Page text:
The Christmas Truce

Though we’re a couple days past Christmas, I think this message is worth carrying into the New Year. Reason highlights the soldiers who basically ended WWI for a couple weeks during Christmas 1914. It was in the midst of this truce that one solider wrote, “Never…was I so keenly aware of the insanity of war.” Implicitly recognizing the evils of the political machine in contrast to the basic decency within us all, truce participant Sir H. Kingsley Wood of the British House of Commons commented, “I…came to the conclusion that I have held very firmly ever since, that if we had been left to ourselves there would never have been another shot fired.” A British lieutenant wrote home about the truce, describing the German soldiers who helped the British bury their dead as “extraordinarily fine men.”

The article explains,

The truce was a series of unofficial and widespread cease-fires that extended over two weeks. The truce between mostly British and German troops centered on the Western Front, defined by lines of trenches that stretched across France from the North Sea to the border of Switzerland. The trenches were often close enough for the combatants to exchange shouted words and to smell food their adversaries were cooking.

One German soldier

reported that hymns and Christmas songs were being sung in both trenches. German troops foraged for Christmas trees that they placed in plain view on the parapets of their trenches. By the time Christmas Eve arrived, so much interaction had occurred between the British and Germans that Brigadier General G.T. Forrestier-Walker had officially forbidden fraternization.

…Some officers threatened to court-martial or even to shoot those who fraternized, but the threats were generally ignored. Other officers mingled with enemies of similar rank. The Germans reportedly led the way, coming out of their trenches and moving unarmed toward the British. Soldiers exchanged chocolates, cigars, and compared news reports. They buried the dead, some of whom had lain for months, with each side often helping the other dig graves. At its height, unofficial ceasefires were estimated to have occurred along half of the British line. As many as 100,000 British and German troops took part. On Christmas morning, the dead had been buried, the wounded retrieved and the “no man’s land” between the trenches was quiet except for the sound of Christmas carols, especially “Silent Night.”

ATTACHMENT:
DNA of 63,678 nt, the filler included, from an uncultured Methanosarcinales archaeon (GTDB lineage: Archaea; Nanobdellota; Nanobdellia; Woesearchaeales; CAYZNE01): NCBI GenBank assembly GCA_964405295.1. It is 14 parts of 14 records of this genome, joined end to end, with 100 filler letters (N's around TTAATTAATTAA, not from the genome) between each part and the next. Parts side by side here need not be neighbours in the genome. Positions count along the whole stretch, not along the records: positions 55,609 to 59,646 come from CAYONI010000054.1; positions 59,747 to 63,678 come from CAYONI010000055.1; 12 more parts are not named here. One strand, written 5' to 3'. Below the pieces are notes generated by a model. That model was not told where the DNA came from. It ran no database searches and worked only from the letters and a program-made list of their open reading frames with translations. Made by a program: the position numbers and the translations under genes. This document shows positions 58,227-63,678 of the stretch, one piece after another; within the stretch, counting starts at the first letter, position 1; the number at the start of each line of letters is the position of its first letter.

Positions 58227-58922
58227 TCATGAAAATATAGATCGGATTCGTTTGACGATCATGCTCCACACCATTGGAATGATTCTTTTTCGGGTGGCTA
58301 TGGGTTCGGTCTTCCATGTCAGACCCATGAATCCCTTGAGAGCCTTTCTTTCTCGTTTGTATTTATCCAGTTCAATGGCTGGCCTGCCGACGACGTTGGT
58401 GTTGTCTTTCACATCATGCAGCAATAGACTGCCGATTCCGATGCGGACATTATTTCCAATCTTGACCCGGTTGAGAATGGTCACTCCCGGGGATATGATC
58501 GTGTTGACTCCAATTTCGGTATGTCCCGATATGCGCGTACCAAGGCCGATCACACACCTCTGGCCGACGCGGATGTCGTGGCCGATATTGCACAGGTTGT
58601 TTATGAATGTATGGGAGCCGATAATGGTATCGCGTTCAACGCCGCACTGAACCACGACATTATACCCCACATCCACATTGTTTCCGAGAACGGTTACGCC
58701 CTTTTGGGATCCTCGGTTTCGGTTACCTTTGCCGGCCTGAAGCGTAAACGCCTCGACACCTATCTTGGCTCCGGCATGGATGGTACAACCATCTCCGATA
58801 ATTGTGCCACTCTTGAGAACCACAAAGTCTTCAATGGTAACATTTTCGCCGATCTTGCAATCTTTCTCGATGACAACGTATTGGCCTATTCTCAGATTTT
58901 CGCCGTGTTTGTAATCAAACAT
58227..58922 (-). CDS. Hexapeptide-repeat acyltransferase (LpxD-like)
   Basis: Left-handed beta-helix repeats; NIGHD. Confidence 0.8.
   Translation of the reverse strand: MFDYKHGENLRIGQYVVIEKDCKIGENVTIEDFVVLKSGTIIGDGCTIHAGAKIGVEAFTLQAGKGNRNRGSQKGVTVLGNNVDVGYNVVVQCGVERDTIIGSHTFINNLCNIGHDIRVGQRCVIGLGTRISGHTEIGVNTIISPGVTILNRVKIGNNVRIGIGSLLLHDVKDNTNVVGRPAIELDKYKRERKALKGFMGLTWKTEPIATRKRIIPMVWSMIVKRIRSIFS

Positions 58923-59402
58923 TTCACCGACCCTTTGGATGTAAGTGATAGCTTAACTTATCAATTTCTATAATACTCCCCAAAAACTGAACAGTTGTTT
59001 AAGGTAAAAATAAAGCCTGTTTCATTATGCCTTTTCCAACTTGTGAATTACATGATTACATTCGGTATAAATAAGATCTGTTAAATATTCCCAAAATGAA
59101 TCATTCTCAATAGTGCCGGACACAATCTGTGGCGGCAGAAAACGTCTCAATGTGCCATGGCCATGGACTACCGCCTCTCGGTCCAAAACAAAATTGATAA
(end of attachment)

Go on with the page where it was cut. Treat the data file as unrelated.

Pressure and threats of disciplinary action from the high ranks began to diminish to fraternization until the truce finally petered out. As the article concludes,

War is against the self-interest of average people who suffer not only from its horrors but also from its political fallout. Those who benefit from both are the ones who threaten to shoot those who lay down their guns: politicians, commanders and warmongers who profit financially. But even the powerful and the elite cannot always extinguish “peace on earth, goodwill toward men,” even in the midst of deadly battle.

May 2015 be a more peaceful year.